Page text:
Connecting the dots – Furthering Creative Innovation through Diversity

Just coming out of an excellent three-day course in Milan with Milton Bennett and Lee Knefelkamp, I could not help myself but to write these couple of sentences down, now that they are still fresh.

I learned that a person’s view on ethics depends heavily on his/her developmental status of learning or knowledge as identified in the so-called “Perry Scheme”.[1] The different positions in this scheme can in turn be very nicely integrated into M. Bennet’s “Developmental Model of Intercultural Sensitivity” (DMIS). The more a person moves up the Perry scheme, the more he/she is open, able to deal with ambiguity and a critical thinker making conscious choices based on active reasoning. The more a person moves from enthnocentrism to ethnorelativism in the DMIS, the more the cultural context will be included in his/her decision making processes and the more culturally appropriate behavior will be part of his/her cultural identity.

Thus in the ultimate stage of development in both models (DMIS and Perry Scheme), considered choices are made in face of legitimate alternatives; the person acts with contextual ethical commitment.

For me, this connection between learning/knowledge, ethics and intercultural communication certainly makes sense and opens up many different ways of exploring the field. Once a group is for example able to deal with difference, which normally happens between “minimization” and “acceptance” in the DMIS and position 5 in the Perry Scheme (constructing meaning), it will certainly add value to sustained innovation and creativity simply by bringing different perspectives into the discussion. Research has indeed shown that heterogeneous, diverse teams who are able to effectively work together (which requires a certain level of intercultural competence) produce much better results than when the teams are composed homogeneously, with people from the same background or with the same values.

Creative innovation is indeed something that many companies nowadays are striving for. The increasing acceleration of technology obsolescence with shrinking lifecycles – paired with an increasingly strict regulatory environment in the medical industry for example – is impacting already the way companies operate. Recent surveys are pointing out that currently the most innovative industries are the ones, which are able to better connect the commercial and technical dots.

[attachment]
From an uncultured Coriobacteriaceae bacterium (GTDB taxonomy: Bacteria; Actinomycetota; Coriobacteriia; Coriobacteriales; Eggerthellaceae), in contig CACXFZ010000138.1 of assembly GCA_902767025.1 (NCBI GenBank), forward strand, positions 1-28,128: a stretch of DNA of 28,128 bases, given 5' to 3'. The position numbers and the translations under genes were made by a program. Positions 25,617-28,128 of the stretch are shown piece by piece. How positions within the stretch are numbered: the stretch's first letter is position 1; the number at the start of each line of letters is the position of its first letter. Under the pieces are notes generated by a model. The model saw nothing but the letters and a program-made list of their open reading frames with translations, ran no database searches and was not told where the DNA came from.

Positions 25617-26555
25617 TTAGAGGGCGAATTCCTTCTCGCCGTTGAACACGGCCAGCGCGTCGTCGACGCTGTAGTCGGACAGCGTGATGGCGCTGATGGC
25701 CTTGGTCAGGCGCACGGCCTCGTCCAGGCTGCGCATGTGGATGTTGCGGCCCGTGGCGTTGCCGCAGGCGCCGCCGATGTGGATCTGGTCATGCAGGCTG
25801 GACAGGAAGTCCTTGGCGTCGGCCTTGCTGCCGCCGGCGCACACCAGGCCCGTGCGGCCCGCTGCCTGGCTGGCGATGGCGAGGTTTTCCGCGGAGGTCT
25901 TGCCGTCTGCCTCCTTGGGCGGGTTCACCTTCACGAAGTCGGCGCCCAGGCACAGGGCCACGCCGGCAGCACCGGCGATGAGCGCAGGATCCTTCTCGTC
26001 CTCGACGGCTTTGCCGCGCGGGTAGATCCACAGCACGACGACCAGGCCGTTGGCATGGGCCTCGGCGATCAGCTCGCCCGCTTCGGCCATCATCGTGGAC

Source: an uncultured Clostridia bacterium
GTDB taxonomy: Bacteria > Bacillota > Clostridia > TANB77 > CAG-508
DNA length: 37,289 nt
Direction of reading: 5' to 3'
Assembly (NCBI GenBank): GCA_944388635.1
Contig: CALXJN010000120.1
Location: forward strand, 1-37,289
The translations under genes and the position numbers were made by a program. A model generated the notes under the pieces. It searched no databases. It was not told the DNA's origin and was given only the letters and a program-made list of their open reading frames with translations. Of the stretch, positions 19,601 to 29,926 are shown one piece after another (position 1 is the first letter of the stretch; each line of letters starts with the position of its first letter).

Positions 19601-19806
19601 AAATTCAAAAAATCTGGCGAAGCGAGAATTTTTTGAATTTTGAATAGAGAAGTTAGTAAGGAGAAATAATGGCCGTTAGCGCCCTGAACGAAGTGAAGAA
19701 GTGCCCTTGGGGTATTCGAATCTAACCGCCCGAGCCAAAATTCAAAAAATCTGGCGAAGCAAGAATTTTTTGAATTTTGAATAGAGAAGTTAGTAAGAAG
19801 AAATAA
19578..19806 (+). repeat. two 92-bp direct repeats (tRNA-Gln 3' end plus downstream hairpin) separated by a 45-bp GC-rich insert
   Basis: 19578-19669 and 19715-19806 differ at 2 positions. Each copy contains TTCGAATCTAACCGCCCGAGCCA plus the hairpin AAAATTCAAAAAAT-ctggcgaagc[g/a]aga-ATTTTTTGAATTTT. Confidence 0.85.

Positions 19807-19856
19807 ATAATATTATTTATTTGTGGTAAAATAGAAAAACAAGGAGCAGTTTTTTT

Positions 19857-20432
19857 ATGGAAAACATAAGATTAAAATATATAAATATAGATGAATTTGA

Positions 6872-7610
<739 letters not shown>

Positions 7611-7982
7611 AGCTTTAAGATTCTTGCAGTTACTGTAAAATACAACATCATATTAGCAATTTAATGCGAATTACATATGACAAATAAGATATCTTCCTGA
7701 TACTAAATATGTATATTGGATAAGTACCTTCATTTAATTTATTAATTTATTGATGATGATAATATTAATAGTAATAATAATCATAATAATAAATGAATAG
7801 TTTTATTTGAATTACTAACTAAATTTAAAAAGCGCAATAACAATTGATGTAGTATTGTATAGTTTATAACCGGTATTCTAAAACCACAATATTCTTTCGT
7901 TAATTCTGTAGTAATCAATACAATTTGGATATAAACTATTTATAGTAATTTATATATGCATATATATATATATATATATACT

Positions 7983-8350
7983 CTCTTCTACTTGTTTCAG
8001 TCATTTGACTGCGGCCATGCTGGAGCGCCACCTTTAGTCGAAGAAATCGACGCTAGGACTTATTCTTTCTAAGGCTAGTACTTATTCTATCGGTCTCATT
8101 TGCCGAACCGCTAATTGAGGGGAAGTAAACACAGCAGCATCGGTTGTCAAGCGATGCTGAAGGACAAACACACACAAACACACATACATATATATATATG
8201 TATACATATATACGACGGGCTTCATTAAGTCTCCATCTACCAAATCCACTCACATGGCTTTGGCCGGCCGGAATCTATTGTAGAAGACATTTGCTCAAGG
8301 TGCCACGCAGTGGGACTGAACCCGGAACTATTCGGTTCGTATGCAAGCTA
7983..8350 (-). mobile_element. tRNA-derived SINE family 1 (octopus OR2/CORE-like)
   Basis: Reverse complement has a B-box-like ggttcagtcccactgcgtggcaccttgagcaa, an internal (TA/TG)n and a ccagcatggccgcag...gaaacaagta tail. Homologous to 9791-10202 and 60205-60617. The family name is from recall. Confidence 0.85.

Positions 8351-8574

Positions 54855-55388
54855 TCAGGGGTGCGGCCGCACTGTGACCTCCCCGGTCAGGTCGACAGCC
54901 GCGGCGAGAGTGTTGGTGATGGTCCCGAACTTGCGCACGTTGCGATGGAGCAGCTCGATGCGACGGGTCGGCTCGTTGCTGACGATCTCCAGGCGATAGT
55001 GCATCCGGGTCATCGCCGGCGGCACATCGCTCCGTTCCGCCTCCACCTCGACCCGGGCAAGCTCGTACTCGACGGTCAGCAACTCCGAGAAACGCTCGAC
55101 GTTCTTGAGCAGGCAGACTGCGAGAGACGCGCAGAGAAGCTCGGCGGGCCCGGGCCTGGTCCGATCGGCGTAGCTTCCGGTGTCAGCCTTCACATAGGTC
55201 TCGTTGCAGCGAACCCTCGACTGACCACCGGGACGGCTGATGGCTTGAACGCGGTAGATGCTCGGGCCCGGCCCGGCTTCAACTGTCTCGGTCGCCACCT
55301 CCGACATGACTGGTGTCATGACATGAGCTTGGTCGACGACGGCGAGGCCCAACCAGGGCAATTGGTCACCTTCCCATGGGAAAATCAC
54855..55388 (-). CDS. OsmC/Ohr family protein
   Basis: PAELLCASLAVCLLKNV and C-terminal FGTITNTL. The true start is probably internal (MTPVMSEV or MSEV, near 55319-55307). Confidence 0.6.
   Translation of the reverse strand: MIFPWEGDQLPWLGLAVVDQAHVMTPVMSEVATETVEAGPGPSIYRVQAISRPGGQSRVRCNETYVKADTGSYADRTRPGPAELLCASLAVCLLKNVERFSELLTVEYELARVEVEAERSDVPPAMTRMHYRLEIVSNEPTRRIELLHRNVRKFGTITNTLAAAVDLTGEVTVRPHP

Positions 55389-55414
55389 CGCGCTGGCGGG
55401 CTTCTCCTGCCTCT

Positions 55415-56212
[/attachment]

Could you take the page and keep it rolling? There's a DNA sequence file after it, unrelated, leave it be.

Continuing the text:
And how do you connect these dots? Well, firstly by enabling cross-functional, virtual and multinational teams to effectively communicate and work together. Secondly, companies have to encourage dialogue and creative thinking by signaling that ideas can be tested out, even if sometimes in the end, they are not successful. Incentives and means have to be found to include and anchor not only intercultural competence criteria but also a reward mechanism for constructive disagreement as well as creative idea generation in policies, job descriptions and performance evaluations so that new impulses can be generated.

There is still much to be done here…I am ready, are you?



[1] Perry, W. (1970, 1998) Forms of Cognitive & Ethical Development in the College Years : Knefelkamp, L. « Introduction » ; Moore, W. Overview of the Perry Scheme.

Intercultural Competence – Can it be measured?

While in Tallinn I had the pleasure of attending Dr. Milton Bennett’s speech: “Culture is not like an Iceberg, and Competence is not like Intelligence: The Ravages of Reification in Intercultural Theory & Research”[1]. As expected the temperature in the room directly rose and animated discussions followed the presentation. What sparked so many reactions was the fact that Dr. Bennett pointed towards the idea that intercultural competence is not a ‘thing’  – and therefore cannot be measured and/or ranked – as one cannot assume that it is normally distributed within a given population.